Sleep is a key to good health, but are you sleeping? There are very few people in my audiences who are getting more than five or six hours of sleep a night; and many more are reporting that they can’t fall asleep or can’t stay asleep. Why is this and what can you do about it?

What disturbs your sleep?

You only have to experience a bit of sleep deprivation to know that it is important for keeping yourself together, but it can be disturbed by many things such as:

  • Becoming a new parent which definitely disrupts your sleep patterns; I always say to new parents, “Welcome to the Sleepless Nights Club!”.
  • If you work full time and have kids you, like me, will likely be catching up on work after your kids go to bed.
  • Even when my kids were teenagers, I would work while they were up late doing homework ‘to keep them company’ and get through my long ‘to do list’.
  • When you have lots on your mind it can stop you falling asleep or wake you up in the middle of the night.
  • When loadshedding is at odd hours, you can wake up in a sweat because the fan has stopped working, or the lights or the TV have come back on.
  • When there is disruption in the air, fear of what might happen or what you can’t control can interrupt your sleep.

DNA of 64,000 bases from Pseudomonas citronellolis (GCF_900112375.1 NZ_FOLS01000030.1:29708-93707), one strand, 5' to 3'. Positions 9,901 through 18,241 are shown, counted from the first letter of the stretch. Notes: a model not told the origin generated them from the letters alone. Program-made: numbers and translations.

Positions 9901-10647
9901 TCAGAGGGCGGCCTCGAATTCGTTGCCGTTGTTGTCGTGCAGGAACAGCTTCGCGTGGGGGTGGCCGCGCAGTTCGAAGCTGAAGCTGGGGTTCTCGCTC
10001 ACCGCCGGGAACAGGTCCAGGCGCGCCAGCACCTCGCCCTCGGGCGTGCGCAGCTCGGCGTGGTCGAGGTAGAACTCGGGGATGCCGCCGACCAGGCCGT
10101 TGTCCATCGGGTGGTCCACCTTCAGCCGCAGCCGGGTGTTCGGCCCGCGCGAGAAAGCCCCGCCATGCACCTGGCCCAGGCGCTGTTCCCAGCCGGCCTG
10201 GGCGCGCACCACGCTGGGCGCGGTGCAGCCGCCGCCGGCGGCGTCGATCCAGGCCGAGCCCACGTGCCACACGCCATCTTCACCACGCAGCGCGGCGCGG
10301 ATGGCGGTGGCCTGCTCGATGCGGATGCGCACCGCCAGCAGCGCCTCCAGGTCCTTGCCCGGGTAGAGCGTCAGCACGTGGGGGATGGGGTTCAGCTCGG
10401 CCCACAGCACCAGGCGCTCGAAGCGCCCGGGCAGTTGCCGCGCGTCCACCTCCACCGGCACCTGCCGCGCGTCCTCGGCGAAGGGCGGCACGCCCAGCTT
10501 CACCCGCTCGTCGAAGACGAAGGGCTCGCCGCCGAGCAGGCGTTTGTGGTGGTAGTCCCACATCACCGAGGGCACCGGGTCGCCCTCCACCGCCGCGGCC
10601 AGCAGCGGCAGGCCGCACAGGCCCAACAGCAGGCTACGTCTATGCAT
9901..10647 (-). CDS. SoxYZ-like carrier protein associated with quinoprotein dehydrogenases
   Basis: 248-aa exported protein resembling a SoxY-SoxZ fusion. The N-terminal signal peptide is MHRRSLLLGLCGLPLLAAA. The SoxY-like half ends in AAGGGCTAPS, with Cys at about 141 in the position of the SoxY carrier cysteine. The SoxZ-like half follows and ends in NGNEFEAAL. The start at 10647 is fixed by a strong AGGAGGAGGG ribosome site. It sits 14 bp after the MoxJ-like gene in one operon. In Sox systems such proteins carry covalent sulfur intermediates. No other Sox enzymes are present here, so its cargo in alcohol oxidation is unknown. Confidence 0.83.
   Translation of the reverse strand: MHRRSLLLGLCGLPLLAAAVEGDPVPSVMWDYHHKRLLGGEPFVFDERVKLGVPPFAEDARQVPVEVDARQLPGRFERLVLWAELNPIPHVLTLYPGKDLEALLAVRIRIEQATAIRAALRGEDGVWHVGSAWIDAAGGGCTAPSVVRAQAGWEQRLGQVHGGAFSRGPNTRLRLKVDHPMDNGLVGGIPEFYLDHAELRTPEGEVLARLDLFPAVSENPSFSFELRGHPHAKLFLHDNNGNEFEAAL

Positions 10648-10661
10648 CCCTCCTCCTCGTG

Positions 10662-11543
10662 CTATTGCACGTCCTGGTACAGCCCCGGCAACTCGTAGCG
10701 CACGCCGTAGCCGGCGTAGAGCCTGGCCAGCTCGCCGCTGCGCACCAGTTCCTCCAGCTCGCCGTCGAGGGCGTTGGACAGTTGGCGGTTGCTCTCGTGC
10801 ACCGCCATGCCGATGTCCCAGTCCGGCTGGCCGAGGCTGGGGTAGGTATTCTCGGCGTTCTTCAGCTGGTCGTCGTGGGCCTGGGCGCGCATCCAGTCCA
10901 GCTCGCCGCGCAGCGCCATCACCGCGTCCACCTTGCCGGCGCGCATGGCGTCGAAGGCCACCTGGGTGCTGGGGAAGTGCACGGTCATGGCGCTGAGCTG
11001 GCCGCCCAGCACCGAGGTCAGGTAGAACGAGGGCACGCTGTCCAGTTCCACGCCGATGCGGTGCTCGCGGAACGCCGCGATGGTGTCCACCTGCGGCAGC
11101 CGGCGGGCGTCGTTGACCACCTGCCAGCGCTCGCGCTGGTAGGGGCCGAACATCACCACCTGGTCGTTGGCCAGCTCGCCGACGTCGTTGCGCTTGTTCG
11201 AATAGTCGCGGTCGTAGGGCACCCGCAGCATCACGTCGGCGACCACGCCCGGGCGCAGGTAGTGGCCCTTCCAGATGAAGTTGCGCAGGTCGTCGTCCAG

• When you have been traumatised your sleep patterns will more than likely be disturbed. I was never one for taking sleeping tablets until my life was turned upside down.
  • When you are unwell your sleep patterns are affected.
  • I’m sure you can think of more that may apply specifically to you.

Sleep is a key to good health, but are you sleeping?

Consistency is the key to self-regulation

Teaching babies and children to fall asleep is a life skill and part of learning how to self-regulate. As an adult, self-regulation continues to be important. Even if you can’t get the magic 7 – 8 hours of sleep every night, be consistent with what you get, whether it is five or six hours instead of 8!

I was comforted by my conversation with Dr Jon Molidor, Emeritus Professor of Psychiatry at Michigan State University, College of Human Medicine last year. He told me that we are creating more problems for ourselves by obsessing over not getting enough sleep and should rather improve the quality of what we get and keep it consistent because sleep impacts on all your other internal rhythms.

On World Sleep Day, listen to my podcast interview on Why and How to Avoid Sleep Debt with Joni Peddie, behavioural strategist and founder of Resilient People. It’s about our deep need for sleep and how we can’t catch up on lost sleep on the weekends. Joni is a professional speaker, executive coach, strategic facilitator and is on the faculty of GIBS.

The how and why to avoid sleep debt podcast answers these questions:

  • What is sleep debt?
  • How much sleep do we really need?
  • What is good sleep hygiene?
  • The connection between sleep and Alzheimer’s pathology
  • Sleep, memory and learning
  • The value of blue blocker glasses

Now, get a good night’s sleep, please! Looking after your mental and physical health is part of future-proofing yourself.

Much love,
Nikki Bush
Human Potential and Parenting Expert helping you to win at work and life